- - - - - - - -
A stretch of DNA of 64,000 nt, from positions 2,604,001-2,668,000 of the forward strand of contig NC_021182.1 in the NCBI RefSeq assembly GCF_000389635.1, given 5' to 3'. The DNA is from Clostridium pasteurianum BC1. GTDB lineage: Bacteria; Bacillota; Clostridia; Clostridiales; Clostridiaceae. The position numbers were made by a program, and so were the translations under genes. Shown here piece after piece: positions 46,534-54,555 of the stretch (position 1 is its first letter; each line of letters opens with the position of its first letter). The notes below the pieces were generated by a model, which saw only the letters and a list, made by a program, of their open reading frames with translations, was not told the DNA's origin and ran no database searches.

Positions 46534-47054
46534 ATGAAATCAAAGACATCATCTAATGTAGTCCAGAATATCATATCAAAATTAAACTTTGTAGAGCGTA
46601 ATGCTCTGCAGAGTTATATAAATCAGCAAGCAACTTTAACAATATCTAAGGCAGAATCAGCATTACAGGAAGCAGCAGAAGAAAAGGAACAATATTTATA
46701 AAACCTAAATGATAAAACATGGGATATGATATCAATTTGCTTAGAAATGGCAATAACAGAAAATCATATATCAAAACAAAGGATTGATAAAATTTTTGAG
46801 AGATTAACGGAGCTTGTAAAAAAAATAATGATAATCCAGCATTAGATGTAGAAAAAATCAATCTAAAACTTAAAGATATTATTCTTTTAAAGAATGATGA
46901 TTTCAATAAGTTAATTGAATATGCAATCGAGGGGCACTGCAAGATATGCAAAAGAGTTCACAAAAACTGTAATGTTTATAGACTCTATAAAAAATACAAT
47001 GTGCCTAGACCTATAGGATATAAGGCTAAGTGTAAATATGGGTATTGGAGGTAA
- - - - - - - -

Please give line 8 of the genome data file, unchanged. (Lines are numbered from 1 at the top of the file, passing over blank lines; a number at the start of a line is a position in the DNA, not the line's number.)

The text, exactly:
47001 GTGCCTAGACCTATAGGATATAAGGCTAAGTGTAAATATGGGTATTGGAGGTAA